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My Challenge to Josh Hawley Remains Unmet

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Here’s a follow-up letter to “proud Trump man” Nolan McKinney:

Mr. McKinney:

I recently challenged Sen. Josh Hawley [2] “to explain why jobs lost as a result of Americans choosing to save labor by using technological innovations are different than are jobs lost as a result of Americans choosing to save labor by trading with non-Americans.”

You’re “stunned” that I “miss the obvious answer” to my challenge. In your view, the obvious answer is that “the innovators of labor saving products mentioned” in my  letter “are all Americans.” And these Americans, you go on to say, “spent more because their inventions made them millions.”

It’s true that the innovators mentioned in my letter are all Americans. But I’m stunned at what you find to be relevant about this fact.

Contrary to your claim, the gains that we Americans enjoyed because of labor-saving innovations from the likes of Cyrus McCormick, Thomas Edison, Bill Gates, and Steve Jobs did not arise from the resulting increase in the spending power of these men. These men’s contributions to economic growth are their innovations, not the additional incomes they were able to spend as a result of their successes.

Americans would have benefitted from these innovations no less had each of these successful men been misers and spent not a cent more than they would have spent had they been unsuccessful. (Actually, Americans would have benefitted even more had these successful men been misers. I leave it to you to figure out why.)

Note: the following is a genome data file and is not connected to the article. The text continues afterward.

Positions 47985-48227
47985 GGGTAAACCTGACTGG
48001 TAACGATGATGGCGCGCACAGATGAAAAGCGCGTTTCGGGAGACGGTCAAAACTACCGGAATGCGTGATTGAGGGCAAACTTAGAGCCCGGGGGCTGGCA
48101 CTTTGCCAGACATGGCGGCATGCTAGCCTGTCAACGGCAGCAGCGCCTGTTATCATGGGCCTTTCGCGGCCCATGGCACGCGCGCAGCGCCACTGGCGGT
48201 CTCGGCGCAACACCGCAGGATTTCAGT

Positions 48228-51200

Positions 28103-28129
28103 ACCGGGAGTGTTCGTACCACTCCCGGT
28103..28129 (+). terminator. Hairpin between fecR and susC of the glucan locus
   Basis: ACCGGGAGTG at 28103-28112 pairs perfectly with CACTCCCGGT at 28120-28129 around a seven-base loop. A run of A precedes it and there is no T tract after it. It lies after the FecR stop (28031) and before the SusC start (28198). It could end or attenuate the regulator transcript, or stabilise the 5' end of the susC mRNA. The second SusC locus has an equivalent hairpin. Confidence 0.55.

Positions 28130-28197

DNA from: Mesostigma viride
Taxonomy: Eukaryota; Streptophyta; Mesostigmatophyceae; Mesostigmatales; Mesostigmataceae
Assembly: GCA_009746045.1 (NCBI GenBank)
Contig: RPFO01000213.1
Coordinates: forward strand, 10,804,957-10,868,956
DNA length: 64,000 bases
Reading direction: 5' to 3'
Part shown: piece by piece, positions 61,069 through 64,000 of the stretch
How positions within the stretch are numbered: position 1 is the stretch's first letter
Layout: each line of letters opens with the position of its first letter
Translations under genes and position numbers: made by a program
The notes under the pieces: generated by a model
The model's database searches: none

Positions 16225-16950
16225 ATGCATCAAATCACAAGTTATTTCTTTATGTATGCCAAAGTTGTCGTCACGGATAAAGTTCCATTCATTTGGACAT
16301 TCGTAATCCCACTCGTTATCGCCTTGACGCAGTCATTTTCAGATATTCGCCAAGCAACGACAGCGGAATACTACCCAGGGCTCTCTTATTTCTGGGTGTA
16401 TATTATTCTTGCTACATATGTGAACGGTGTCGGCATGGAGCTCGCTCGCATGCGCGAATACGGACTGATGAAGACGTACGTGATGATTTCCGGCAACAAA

Note also this important fact: the benefits that McCormick, Edison, Gates, and Jobs bestow on humanity are not limited to Americans. Among the beneficiaries are people across the globe. And non-Americans benefit for the very same reasons that Americans do – reasons that include the enormous saving of labor that such innovations make possible.

If your claim were correct, then you must also believe that no one outside of the U.S. ever benefitted from the innovations of these (or any other) Americans. And you must further believe that no Americans ever benefitted from, say, the printing press. Gutenberg, after all, wasn’t an American and he never spent money in America. Ditto for the wheel, the lever, the pulley, the bucket, the axe, and the domestication of horses, oxen, and dogs. The now-unknown inventors of these amazing labor-saving techniques weren’t American and they spent no money here.

Likewise, you must believe that the only benefits Americans enjoyed from the likes of the invention of the steam engine, the flush toilet, and the electric battery came from whatever American exports their non-American inventors might have bought rather than from the great saving in labor made possible by their creativity.

My challenge to Sen. Hawley remains unmet.

Sincerely,
Donald J. Boudreaux
Professor of Economics
and
Martha and Nelson Getchell Chair for the Study of Free Market Capitalism at the Mercatus Center
George Mason University
Fairfax, VA 22030

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